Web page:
In part, this reflects a broader trend – overall, PPI in all infrastructure sectors fell by 24 percent. The biggest drop was in South Asia, which saw PPI in transport fall from just over $20 billion in 2012 to approximately $3 billion in 2013, mostly because of significant decreases in India. Two other regions – Latin America & the Caribbean (LAC) and Eastern Europe and Central Asia (ECA) – also saw decreases. PPI in transport increased in East Asia and the Pacific (EAP) and Africa, but not by enough to offset decreases elsewhere.
2013 Transport PPIs by region
This is not good news for the world’s poor. Transportation is a critical component of development and growth, enabling people to access schools, hospitals and markets. It facilitates labor mobility and ensures that raw materials and finished goods get to customers. In rural areas, transportation systems provide an economic and social connection with the rest of the country. Within cities, good urban transportation is often the only form of transportation available to the poor. It also improves the flow of goods and services, reduces greenhouse gas emissions, and improves the overall quality of life.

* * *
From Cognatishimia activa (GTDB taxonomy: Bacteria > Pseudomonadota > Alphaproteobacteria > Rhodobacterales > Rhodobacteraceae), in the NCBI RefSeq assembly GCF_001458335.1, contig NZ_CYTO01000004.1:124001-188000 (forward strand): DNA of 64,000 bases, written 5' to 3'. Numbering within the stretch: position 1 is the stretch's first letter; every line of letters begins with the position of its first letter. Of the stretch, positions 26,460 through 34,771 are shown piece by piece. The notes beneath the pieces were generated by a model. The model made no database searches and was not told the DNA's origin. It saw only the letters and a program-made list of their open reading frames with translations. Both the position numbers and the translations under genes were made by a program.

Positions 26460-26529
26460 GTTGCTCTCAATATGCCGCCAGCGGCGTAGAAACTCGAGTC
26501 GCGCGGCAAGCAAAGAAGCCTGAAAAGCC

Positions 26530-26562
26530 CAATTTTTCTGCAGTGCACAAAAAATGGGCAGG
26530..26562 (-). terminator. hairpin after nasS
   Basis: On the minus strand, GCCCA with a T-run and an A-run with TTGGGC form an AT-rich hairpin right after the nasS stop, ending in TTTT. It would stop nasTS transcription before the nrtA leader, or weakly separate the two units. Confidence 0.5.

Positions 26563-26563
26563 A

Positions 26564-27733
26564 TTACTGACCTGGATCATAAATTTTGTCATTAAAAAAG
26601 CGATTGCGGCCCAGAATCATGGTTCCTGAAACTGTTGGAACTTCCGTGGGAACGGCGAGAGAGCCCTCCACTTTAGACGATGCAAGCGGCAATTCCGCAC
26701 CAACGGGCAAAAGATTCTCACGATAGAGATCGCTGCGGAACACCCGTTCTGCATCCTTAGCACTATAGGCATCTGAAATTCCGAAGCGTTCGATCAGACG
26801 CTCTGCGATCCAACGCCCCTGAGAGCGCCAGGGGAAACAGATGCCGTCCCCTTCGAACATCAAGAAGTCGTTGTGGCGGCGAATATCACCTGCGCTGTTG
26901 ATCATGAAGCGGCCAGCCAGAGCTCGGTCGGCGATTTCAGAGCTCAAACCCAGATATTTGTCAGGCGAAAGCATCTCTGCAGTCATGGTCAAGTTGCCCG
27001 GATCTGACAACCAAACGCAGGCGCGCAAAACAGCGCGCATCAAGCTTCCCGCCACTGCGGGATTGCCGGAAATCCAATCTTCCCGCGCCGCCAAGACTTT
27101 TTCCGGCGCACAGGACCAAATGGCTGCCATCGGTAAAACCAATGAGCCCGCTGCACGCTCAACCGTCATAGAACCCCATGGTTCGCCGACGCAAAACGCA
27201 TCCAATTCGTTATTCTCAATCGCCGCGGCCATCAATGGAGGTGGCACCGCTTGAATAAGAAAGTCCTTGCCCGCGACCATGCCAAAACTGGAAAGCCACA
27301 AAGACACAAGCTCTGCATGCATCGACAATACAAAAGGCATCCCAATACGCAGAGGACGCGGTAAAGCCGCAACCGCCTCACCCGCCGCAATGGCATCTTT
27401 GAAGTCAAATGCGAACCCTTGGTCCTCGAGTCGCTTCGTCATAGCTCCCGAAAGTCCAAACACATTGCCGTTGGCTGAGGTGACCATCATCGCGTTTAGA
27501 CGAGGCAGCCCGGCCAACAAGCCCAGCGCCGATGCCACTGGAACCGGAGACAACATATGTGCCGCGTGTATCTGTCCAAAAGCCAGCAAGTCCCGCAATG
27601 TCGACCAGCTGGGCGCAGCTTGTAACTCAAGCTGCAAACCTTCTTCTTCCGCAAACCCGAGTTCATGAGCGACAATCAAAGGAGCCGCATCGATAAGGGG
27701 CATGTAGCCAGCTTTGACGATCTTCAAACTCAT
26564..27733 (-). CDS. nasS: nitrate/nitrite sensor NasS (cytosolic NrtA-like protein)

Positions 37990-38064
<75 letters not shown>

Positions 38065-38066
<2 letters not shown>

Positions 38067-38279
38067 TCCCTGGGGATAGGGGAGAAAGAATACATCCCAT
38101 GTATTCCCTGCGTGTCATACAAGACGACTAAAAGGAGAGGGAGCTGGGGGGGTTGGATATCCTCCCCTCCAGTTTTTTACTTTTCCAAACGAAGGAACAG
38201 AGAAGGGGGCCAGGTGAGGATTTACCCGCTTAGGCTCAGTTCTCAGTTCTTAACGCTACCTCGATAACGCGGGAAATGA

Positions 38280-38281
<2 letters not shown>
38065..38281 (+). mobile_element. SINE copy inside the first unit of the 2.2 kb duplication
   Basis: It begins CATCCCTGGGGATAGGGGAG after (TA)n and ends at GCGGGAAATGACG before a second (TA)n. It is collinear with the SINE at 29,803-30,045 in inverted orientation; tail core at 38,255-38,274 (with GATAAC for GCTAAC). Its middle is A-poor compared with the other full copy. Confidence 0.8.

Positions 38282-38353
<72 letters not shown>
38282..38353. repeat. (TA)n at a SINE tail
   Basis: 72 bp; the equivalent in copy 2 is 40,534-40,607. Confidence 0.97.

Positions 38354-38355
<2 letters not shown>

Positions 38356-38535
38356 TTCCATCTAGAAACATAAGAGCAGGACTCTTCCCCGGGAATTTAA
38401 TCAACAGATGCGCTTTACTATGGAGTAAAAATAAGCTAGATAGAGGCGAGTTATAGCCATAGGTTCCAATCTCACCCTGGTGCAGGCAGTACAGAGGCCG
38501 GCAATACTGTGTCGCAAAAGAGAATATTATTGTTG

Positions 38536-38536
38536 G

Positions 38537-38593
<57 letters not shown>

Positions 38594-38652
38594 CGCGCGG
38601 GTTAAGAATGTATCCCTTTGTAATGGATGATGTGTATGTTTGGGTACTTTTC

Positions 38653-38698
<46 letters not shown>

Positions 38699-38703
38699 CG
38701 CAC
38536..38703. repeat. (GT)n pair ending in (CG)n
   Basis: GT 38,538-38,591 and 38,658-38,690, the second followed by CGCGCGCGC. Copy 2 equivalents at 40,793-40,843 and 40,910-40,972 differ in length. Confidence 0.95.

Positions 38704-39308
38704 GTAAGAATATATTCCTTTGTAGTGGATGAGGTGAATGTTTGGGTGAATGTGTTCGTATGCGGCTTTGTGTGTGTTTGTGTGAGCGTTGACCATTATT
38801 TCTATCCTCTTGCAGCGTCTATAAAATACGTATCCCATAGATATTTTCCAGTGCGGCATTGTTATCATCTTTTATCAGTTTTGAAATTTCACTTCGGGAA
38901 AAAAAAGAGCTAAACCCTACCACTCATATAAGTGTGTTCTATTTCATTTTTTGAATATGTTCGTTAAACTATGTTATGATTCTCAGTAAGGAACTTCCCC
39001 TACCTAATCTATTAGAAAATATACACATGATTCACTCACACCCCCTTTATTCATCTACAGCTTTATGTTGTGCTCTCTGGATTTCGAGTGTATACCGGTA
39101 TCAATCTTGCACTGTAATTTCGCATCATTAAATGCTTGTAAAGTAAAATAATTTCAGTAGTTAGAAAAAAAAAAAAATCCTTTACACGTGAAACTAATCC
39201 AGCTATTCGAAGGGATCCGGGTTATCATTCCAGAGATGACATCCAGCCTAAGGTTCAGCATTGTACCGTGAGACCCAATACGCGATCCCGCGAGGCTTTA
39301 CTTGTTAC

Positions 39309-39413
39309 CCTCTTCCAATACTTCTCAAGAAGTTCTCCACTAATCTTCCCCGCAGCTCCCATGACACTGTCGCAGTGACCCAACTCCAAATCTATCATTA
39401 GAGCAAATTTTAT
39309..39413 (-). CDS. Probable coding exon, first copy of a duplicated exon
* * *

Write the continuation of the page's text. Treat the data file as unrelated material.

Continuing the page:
Unfortunately, transportation systems are expensive to build, operate and maintain. And setting fares can be tricky: If they are affordable to the poor, they often aren’t enough to cover costs. And the costs can be enormous: The U.S. Department of Transportation reportsthat annual maintenance costs for highways and bridges alone could be as high as $86.3 billion per year. High cost combined with uncertain revenue adds substantially to the risks of financing transportation infrastructure.
This is why involving the private sector in infrastructure is proving invaluable. Well-structured public-private partnership transactions attract private operators with the funding, technical expertise and managerial skills to build and operate transportation infrastructure, including ports, roads, bridges and urban transportation systems. Transparent, competitive bidding ensures the lowest cost, which serves the public interest. And because private operators need to cover their costs, they have the incentives to work out optimal fare or fee structures – which may or may not include subsidies – with their government partners.